Basically, how would one take this code (written for a parallel port) and change it to make it work with a serial port?

#include <stdio.h>
#include <stdlib.h>
#include <unistd.h>
#include <sys/io.h>

#define base 0x378           /* /dev/lp0 */

main(int argc, char **argv) {                    
	int value;

	if (argc!=2)
		printf("Enter a number between 0 and 255.\n"), exit(1);

	if (sscanf(argv[1],"%i",&value)!=1)
		printf("Parameter is not a number.\n"), exit(1);

	if ((value<0) || (value>255))
		printf("Enter a number between 0 and 255.\n"), exit(1);

	if (ioperm(base,1,1))
		perror("ioperm");

	printf("Setting base %x to value %d\n", base, value);

	outb((unsigned char)value, base);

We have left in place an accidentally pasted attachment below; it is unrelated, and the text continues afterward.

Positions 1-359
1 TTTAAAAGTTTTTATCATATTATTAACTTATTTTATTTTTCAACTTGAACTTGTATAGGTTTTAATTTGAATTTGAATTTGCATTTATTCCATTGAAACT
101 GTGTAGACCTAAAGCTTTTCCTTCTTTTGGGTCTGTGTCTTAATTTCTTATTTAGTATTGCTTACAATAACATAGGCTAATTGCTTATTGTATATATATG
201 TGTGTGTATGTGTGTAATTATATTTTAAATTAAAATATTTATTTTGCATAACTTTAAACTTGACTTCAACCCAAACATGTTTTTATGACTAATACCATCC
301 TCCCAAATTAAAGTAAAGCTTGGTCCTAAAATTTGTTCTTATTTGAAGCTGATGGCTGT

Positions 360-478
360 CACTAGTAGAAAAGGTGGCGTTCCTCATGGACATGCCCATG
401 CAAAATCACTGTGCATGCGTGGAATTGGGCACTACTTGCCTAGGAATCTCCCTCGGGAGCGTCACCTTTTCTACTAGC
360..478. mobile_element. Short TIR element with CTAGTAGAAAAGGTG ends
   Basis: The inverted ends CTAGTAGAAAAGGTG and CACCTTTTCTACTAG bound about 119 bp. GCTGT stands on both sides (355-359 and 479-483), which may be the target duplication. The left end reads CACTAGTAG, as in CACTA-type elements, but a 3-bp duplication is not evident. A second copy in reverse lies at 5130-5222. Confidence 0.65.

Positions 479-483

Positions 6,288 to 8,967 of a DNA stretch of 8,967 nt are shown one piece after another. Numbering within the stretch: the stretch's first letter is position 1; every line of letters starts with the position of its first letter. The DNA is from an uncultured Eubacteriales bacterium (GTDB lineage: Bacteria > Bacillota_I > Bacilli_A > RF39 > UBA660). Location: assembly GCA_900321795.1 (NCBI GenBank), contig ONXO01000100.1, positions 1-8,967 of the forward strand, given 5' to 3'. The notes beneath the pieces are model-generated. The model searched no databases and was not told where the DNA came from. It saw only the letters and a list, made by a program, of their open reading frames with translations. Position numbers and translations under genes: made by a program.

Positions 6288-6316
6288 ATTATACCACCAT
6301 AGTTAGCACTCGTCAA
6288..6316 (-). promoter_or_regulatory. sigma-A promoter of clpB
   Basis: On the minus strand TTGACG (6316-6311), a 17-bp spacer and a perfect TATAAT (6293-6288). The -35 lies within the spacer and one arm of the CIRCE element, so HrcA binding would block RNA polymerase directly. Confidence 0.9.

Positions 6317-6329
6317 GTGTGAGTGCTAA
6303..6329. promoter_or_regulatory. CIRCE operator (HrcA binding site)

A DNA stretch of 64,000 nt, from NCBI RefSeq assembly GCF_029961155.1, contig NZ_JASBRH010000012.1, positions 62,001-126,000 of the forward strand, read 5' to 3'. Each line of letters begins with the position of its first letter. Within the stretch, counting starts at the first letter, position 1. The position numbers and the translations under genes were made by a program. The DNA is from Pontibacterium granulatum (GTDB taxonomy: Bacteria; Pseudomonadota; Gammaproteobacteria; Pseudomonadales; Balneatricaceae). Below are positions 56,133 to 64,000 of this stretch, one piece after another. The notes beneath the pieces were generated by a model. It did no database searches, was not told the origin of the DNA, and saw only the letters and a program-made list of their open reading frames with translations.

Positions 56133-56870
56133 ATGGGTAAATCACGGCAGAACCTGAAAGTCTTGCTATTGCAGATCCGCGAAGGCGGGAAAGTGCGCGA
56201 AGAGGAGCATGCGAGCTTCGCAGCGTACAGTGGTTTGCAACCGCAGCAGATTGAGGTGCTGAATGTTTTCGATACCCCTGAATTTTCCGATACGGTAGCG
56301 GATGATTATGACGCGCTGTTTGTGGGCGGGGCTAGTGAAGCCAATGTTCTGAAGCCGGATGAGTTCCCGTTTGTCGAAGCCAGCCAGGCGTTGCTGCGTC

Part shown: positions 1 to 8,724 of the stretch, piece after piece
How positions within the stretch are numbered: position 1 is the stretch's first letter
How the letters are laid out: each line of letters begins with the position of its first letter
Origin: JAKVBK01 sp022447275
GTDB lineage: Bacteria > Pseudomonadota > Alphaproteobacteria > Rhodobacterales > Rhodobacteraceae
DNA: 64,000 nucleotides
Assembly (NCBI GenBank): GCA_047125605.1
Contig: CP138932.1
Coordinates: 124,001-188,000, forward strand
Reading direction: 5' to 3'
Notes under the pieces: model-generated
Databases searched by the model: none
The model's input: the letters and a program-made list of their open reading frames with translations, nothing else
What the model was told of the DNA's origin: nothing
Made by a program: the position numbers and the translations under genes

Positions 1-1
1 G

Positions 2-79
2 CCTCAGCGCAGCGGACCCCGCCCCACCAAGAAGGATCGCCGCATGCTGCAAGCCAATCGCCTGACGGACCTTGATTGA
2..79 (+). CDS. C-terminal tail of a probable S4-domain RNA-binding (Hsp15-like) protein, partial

}

Small project I'm working on and I don't want to ruin any hardware. I know they have different numbers of pins and I'm not sure how to adjust it to run with a serial port.

You seem to be working with linux. If so, the best way is to avoid outb() and friends. Open /dev/ttyS0, and write to it just like to a regular file. Do not forget to configure the protocol (baud rate, parity, stop bits, etc) with tcsetattr.

See details here.

You seem to be working with linux. If so, the best way is to avoid outb() and friends. Open /dev/ttyS0, and write to it just like to a regular file. Do not forget to configure the protocol (baud rate, parity, stop bits, etc) with tcsetattr.

See details here.

Ugh. I found the code online because I didn't know how to write it myself. I'm working with Windows (VS 2010), not Linux. I'm sure that changes things entirely. Back to researching I suppose...

I'm sure that changes things entirely.

Not really. A filename surely changes (from /dev/ttyS0 to COM1), and open() becames CreateFile(). Instead of tcsetattr there is IOCTL_SERIAL_SET_DCB.

If worst comes to worst, there's always an SFU; more or less supported.

This article has been dead for over six months. Start a new discussion instead.